7. AliCali

    I saw it, too! I needed binoculars, but it was far enough away from the Sun that there was no danger. I actually found some shade behind a tree, so the sun was blocked. My cousin and her six-year-old daughter were over, and they were very excited when they saw it.

    I’m digging this. I see so much in the sky. Besides Venus in the daytime, I also look for the ISS and other bright satellites, Iridium Flares, and now I’m trying to bag an Iridium Flare in the daytime, which isn’t easy. But I don’t need dark skies and haul out my telescope (although clouds are still a hindrance). There’s such a variety in the sky with just naked eyes and sometimes binoculars, even in Los Angeles lights.

  8. Miles Archer

    I tried and had my 13 year old daughter and friend also try. We couldn’t spot it. There are some wisps of high clouds, so that may be the problem.

    Will try again closer to sunset.

  9. Grand Lunar

    I got good at this when I lived in Florida.
    Also tried it on Jupiter!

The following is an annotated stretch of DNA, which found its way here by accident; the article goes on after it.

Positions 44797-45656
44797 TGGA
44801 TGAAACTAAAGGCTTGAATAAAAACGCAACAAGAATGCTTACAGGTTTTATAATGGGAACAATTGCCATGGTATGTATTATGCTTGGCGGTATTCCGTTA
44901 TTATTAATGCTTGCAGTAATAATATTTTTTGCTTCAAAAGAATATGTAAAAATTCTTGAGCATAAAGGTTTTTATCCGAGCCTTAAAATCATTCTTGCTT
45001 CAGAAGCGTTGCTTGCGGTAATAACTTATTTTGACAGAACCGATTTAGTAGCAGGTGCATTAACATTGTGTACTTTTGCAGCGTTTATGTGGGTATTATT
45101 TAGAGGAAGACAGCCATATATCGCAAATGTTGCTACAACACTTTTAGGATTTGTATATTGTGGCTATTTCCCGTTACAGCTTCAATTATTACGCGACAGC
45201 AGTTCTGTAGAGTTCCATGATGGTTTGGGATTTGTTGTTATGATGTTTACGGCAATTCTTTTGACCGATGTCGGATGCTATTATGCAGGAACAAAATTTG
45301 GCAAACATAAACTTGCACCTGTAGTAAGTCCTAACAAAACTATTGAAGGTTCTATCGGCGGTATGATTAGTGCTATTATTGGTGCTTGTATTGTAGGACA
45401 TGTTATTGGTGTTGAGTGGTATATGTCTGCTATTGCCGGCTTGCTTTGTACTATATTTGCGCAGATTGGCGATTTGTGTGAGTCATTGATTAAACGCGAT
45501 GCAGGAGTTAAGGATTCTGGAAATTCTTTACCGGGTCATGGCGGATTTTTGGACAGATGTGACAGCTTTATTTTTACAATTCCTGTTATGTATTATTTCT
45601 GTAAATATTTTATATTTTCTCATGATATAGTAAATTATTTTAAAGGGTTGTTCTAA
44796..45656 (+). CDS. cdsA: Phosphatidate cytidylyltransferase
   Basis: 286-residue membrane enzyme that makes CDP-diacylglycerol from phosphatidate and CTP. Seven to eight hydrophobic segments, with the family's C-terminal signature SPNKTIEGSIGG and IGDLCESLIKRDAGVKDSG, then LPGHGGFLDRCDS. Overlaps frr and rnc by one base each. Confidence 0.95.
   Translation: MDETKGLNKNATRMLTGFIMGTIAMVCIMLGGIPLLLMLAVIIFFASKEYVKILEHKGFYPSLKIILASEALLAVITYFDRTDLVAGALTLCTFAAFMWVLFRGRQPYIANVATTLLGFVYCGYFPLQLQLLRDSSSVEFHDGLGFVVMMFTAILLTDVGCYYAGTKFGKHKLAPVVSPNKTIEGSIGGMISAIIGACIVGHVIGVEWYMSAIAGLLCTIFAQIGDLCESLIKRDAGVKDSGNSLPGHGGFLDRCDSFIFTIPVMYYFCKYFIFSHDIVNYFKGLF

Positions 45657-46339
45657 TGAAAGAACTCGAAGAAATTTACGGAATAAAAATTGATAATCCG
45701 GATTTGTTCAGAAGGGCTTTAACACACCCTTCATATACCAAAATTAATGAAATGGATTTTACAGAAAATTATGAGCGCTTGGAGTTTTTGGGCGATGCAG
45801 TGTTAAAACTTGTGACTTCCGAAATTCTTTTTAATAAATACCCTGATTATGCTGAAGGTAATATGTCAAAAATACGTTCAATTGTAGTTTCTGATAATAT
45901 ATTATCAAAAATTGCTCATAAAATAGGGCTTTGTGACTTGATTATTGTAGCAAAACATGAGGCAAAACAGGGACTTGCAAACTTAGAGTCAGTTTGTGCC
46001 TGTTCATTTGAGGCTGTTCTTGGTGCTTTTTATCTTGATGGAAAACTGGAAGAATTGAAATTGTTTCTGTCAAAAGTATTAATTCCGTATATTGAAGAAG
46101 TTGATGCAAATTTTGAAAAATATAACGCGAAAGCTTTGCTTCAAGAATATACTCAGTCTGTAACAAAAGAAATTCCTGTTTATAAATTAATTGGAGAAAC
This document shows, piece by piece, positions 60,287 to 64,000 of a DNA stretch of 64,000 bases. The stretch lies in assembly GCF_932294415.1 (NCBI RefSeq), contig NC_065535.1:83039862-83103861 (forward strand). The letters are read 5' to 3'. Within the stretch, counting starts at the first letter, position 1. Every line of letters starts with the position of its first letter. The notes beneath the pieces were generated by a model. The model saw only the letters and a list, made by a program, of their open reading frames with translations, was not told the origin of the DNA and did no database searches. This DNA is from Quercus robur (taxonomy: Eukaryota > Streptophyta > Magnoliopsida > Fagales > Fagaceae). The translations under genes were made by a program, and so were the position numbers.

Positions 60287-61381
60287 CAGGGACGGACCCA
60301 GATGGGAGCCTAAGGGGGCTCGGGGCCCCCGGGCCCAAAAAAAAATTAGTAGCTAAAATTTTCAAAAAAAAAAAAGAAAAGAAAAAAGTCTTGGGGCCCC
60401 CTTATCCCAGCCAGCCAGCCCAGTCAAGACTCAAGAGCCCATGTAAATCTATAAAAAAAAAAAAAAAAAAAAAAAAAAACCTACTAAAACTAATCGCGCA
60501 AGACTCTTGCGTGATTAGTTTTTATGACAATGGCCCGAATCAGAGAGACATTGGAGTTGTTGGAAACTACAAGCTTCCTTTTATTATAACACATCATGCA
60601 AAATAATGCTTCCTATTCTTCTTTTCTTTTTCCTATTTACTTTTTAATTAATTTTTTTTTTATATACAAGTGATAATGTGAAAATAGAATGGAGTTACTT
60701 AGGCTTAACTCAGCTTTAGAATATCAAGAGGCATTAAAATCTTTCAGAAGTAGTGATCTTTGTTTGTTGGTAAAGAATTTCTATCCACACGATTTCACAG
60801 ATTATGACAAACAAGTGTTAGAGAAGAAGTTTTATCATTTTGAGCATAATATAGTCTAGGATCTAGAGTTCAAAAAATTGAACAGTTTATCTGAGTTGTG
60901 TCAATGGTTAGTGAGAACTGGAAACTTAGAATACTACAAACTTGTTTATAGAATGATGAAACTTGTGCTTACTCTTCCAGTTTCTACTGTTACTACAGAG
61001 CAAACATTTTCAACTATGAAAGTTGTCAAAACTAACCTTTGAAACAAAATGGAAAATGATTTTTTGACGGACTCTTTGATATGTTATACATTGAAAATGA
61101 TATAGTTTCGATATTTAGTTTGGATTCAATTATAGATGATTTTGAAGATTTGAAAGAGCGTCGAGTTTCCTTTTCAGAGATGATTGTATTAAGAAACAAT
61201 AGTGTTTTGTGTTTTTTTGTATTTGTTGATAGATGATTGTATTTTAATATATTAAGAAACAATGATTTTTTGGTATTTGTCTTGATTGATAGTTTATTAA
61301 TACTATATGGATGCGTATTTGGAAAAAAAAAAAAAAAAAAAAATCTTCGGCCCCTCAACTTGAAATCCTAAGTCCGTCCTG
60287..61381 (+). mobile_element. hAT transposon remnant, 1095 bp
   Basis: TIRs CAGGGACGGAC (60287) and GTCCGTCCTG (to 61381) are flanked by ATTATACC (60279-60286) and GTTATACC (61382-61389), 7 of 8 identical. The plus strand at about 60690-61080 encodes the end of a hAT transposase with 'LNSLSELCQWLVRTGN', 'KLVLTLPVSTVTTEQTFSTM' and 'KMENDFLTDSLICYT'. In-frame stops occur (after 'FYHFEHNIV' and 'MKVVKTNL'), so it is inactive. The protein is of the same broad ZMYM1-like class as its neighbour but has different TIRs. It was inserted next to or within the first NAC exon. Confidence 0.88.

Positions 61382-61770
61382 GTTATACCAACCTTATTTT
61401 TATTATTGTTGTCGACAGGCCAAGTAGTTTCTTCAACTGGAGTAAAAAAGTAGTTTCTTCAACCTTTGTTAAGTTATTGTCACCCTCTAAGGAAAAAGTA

10. Kris

    I found the moon, but visibility is a bit too low today for me to see Venus. For anyone having trouble, try the Google Sky Map app on your phone. Just search for Venus and aim your phone where it tells you.

  11. Kris

    The clouds shifted a bit, and it stood out clear as day:


  12. CameronSS

    Both spotted right away! It’s almost sunset — the sun is sitting on top of that grain elevator on the horizon — But the full disc is still fully visible, so I’m still counting it as daylight, no matter what Stephen Fry tries to tell me.

  13. Messier Tidy Upper

    Cloudy here, about 7/8ths at least overcast now in Adelaide, South Oz for the first time in a few days* – Murphy’s law strikes again. :-(

    If it clears, I’m certainly keen to try for seeing Venus.

    * 40 degrees celsius (104 Fahrenheit) yesterday and 37 (99 F rounded up) forecast for today in case folks are wondering.

  14. Messier Tidy Upper

    @12. CameronSS : ” .. I’m still counting it as daylight, no matter what Stephen Fry tries to tell me.”

    I think they call it twilight actually! (No, not the series with vampires!) 😉

  15. Jeffersonian

    I appreciate these types of posts.

    Last night my object of attention was Aldeberan (until I got sidetracked by Arcturus).
    Tonight it will be this.

  16. Messier Tidy Upper

    @ ^ Jeffersonian : Er, don’t you mean today? 😉

  17. Here north of Seattle the sky was partially clear just before sunset, perfect look at Moon, Venus and Jupiter. The sky gods smile on us for once here in the PNW. The kids and I just stood out there and stared at it for a while. Had a nice talk with the 8 year old about the motion of the planets, where they would be looking down on the solar system and such. It was a nice surprise to actually see this when we came home today.